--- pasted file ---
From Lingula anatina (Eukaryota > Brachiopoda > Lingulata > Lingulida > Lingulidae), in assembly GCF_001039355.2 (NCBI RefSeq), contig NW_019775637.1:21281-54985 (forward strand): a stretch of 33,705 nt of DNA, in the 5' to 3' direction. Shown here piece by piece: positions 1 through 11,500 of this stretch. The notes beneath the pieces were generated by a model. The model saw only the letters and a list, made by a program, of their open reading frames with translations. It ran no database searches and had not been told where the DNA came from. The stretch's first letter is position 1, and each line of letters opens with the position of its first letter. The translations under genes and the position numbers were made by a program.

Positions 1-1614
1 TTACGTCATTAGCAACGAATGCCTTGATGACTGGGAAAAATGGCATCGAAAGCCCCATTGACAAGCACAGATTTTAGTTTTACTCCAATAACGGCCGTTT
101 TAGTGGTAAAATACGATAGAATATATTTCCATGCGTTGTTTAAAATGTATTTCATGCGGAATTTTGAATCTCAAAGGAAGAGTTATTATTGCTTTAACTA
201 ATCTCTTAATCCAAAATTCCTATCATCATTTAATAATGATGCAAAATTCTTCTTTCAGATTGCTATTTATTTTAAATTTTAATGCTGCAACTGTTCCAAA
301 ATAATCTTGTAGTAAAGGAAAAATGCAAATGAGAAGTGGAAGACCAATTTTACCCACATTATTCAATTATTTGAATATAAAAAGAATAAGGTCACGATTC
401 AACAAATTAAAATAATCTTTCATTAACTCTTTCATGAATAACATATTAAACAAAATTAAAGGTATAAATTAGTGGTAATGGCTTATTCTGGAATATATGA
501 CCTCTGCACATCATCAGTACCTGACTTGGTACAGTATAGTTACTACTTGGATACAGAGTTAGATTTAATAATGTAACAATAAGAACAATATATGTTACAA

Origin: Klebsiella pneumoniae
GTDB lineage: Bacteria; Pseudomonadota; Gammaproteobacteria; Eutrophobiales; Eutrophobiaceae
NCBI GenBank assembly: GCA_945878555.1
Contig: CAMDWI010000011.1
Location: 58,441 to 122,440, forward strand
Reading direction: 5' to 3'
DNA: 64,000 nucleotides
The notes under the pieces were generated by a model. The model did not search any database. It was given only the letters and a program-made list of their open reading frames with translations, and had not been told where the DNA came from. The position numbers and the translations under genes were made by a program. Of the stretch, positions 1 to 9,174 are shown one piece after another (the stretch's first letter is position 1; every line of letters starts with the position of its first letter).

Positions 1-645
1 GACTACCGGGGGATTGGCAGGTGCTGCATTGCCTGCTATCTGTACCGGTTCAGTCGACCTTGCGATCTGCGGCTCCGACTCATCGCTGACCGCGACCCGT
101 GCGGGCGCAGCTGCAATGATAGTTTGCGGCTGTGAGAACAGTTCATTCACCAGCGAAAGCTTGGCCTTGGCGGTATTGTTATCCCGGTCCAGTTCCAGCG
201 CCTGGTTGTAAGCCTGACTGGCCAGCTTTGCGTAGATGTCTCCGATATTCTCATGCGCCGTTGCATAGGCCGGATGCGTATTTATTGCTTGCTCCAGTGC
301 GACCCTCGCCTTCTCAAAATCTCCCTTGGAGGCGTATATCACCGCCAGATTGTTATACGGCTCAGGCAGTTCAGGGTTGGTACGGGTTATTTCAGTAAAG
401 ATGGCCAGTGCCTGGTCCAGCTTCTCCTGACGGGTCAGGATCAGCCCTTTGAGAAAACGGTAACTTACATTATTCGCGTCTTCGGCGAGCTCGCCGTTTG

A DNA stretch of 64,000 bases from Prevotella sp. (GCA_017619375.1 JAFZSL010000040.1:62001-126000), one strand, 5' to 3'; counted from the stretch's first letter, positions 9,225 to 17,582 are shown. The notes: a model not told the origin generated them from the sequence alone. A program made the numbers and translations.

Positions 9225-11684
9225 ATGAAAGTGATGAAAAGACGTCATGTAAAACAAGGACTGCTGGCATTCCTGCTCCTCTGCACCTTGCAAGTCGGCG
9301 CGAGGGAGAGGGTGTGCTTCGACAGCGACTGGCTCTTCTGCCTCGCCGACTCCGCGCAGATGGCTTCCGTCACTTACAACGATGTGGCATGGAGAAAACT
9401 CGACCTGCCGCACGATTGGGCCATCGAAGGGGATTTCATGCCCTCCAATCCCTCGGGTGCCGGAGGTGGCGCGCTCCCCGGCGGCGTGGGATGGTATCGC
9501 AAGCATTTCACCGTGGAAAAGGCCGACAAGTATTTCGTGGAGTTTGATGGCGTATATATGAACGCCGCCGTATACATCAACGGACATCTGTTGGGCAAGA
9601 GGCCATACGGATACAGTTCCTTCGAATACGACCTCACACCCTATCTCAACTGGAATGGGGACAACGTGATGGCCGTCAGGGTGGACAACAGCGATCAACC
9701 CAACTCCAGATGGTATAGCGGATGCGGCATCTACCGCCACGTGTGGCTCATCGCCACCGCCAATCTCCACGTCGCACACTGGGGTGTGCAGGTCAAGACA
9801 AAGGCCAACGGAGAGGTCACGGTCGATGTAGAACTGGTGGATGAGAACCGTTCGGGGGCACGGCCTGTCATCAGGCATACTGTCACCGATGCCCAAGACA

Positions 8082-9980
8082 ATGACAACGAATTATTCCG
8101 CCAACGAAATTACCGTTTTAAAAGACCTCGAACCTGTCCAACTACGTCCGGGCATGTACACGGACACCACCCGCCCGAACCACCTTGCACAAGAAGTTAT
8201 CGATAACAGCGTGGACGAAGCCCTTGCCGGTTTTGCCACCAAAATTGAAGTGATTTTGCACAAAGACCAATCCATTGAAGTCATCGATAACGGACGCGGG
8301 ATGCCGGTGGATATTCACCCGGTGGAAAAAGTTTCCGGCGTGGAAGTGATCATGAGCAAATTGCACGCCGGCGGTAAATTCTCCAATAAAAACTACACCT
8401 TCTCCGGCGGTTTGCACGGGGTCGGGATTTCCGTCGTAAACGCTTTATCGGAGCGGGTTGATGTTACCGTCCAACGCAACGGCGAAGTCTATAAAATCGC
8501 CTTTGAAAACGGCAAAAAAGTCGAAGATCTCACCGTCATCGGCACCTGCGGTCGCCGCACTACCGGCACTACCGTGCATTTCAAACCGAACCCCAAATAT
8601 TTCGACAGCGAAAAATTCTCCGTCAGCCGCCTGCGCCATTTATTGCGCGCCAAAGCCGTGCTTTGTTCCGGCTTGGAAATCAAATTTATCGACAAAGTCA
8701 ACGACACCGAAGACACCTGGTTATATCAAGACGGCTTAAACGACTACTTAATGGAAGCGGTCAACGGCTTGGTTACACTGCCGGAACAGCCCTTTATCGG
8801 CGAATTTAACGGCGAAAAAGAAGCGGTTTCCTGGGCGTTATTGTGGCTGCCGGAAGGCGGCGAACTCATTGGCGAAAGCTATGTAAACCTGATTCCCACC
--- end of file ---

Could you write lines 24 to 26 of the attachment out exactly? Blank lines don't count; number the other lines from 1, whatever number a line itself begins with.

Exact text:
Positions 9225-11684
9225 ATGAAAGTGATGAAAAGACGTCATGTAAAACAAGGACTGCTGGCATTCCTGCTCCTCTGCACCTTGCAAGTCGGCG
9301 CGAGGGAGAGGGTGTGCTTCGACAGCGACTGGCTCTTCTGCCTCGCCGACTCCGCGCAGATGGCTTCCGTCACTTACAACGATGTGGCATGGAGAAAACT